Focus on the Family said in a meme:
I don’t wish.
Because God is not a genie.
There was a time when I would have said the same thing with pride and conviction, holding myself up as an example of holy living. I might have thrown in a few words to show off my humility but I came off as a bit pompous, nonetheless.
No Matter How Much You Say a thing, It Doesn’t Make It True.
It always seemed to me that, no matter how much they deny it, most people really do speak to their God as a genie. Perhaps they don’t have to rub a lamp, but they have to keep their hearts clean and shiny, and say the correct words before they can get what they want. Then, if they don’t get what they want, they are doing something wrong. Or some swear that God actually has answered their prayers, even if there is no evidence.
I always wanted more than the genie experience. I preached that praying should be a constant communion of spirits. I tried to practice it, too. I poured my heart out for hours at a time, hoping for that presence that “walks with me and talks with me, and tells me I am his own.”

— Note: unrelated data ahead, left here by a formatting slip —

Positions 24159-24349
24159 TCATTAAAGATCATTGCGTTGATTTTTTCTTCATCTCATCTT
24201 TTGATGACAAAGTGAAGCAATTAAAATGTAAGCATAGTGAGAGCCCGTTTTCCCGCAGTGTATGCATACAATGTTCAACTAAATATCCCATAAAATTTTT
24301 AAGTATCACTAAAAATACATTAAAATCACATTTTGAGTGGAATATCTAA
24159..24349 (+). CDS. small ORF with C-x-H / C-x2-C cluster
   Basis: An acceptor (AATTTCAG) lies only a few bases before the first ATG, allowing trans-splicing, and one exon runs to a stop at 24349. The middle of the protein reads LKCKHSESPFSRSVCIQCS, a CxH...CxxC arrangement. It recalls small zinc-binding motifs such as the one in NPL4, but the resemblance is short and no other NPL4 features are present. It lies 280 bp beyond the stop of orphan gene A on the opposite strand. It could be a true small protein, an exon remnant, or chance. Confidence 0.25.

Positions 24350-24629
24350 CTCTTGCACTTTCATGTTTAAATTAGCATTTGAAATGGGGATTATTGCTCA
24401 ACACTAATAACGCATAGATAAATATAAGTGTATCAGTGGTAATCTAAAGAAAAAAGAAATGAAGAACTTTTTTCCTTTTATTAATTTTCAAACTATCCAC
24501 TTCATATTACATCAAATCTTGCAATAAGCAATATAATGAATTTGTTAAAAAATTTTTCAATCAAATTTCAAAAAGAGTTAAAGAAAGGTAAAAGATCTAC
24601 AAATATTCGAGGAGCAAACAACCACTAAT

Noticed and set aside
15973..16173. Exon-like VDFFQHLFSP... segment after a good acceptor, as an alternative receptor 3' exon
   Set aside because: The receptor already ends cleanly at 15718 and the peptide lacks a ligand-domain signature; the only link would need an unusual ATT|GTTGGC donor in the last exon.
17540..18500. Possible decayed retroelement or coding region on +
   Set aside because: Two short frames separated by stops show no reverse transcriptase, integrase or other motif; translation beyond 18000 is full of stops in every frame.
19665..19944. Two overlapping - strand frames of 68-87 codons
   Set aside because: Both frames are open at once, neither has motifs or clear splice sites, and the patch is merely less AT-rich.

However, that image of God turned out to be as unreal as a genie in the lamp.
Praying Makes Us Helpless
To me, prayer is admission of helplessness. It indicates that I’m all out of ideas and I need someone to work some magic for me.
Religious folk will acknowledge this helplessness and then insist that it’s a good thing, perhaps referencing sheep as metaphor. If we are truly good, they say, we’ll recognize that we are always in a state of helplessness. We cultivate this helplessness in order for God to take a greater role in our lives.
“We must become less that He might become more.” the preacher says with quiet intensity.
In other words, it gives the genie a chance to work.
I confess that when I’m exhausted, desperate, and out of ideas, I find myself going back to the praying.
“If you’re there, after all,” I say, “this would be a great time to appear and help out.”
But he doesn’t. And that’s my cue to go rest and regroup.
I’ve written my own meme to remind me that I live differently now:
I don’t pray.
And I act.